The apocalyptic coverage of severe wildfires throughout California has had many, including Gov. Jerry Brown, wondering if this is the new face of climate change. Seeing it so close to home may come as a shock to those who thought this was a distant possibility, something they wouldn’t live to experience.
People often react to news about climate change with fear, anger, despair or disbelief, which can hinder their ability to act on it. But on the bright side, maybe the recent destruction from the fires will be the catalyst needed to take action and prevent further damage.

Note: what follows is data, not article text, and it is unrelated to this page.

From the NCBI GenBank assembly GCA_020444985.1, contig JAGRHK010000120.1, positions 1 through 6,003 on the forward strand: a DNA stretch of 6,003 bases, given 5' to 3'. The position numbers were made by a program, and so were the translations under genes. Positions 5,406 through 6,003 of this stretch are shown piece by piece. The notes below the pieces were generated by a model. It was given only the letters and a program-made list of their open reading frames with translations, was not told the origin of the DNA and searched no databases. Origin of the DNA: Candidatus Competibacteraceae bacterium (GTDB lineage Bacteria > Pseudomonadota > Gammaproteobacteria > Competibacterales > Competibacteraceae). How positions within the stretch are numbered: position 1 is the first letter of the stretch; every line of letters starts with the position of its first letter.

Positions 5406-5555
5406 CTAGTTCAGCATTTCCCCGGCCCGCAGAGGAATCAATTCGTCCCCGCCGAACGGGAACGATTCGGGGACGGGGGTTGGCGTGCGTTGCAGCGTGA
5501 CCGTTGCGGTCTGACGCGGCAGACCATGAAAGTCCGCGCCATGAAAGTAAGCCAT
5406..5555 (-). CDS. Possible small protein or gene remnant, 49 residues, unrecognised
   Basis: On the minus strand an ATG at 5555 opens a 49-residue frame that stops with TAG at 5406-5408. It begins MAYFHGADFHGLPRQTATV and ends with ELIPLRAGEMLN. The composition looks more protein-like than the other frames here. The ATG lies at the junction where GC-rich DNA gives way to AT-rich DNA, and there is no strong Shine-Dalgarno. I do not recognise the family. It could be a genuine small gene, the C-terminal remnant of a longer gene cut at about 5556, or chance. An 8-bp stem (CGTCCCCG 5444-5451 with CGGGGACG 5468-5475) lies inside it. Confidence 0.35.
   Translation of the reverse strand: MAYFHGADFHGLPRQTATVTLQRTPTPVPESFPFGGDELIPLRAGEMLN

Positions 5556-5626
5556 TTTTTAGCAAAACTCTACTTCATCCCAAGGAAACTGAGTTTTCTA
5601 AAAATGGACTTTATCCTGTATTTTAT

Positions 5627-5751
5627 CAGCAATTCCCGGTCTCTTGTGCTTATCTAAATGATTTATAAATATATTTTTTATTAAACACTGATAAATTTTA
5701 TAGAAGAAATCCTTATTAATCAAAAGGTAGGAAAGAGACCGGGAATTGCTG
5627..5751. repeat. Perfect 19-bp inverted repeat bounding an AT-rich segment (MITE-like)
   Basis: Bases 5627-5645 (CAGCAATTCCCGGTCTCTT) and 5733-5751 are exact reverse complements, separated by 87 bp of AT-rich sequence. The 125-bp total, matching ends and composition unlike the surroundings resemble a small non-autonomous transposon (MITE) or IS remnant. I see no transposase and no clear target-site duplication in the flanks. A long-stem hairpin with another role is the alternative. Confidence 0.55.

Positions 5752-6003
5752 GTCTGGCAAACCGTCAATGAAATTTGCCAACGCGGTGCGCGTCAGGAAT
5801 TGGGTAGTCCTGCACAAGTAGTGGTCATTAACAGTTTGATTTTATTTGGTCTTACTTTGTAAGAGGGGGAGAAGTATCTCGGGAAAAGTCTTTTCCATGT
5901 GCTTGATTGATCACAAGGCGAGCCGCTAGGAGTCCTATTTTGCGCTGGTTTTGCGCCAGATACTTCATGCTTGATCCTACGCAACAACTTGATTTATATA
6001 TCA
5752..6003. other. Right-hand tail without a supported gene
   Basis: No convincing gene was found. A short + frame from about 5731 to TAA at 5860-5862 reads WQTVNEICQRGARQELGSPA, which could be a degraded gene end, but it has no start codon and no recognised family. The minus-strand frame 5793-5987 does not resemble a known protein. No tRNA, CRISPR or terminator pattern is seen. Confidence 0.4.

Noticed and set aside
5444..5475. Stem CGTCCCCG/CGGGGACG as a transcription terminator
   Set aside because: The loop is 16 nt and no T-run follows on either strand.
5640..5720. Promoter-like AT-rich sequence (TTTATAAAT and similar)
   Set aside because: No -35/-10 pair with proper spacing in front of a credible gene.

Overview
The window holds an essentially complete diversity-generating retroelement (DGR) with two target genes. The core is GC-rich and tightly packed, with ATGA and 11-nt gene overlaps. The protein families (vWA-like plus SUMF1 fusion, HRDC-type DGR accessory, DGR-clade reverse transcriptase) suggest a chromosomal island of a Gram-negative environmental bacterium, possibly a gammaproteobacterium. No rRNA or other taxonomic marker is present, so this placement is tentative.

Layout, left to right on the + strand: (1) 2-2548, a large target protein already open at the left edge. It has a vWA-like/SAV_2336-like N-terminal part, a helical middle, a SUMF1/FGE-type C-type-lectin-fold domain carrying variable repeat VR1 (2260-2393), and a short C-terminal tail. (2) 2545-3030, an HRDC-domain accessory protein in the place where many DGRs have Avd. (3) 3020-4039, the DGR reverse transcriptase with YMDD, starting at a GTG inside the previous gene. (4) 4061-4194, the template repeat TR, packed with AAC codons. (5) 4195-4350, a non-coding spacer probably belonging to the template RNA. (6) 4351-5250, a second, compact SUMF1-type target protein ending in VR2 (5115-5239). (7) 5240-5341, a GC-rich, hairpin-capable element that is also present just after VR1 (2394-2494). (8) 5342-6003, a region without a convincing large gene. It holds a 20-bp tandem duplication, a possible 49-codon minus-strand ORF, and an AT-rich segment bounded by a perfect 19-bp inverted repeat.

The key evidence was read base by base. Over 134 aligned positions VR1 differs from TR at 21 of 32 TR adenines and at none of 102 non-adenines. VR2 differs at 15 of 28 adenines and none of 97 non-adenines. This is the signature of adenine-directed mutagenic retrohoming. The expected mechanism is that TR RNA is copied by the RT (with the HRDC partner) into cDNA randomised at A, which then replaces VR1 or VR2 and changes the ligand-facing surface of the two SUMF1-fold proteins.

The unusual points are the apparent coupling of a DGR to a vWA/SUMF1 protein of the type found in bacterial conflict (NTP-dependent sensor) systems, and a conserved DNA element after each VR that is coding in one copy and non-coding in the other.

“I think it’s important to tell it like it is,” said psychiatrist Lise Van Susteren by phone from Washington DC. “Talk about extinction rates, talk about sea level rise, talk about the impact of despair on society, and then say, this is what we can do about it if we capture all the energy of the fear and the anger and turn it into action.”
Van Susteren is a member of the Climate Psychiatry Alliance and expert on the physical and mental health effects of climate change, who is trying to help people overcome their resistance to change and begin working on solutions.
She contributed to a report by the American Psychological Association and ecoAmerica last year, “Mental Health and Our Changing Climate,” which found that climate change is already having impacts on mental health.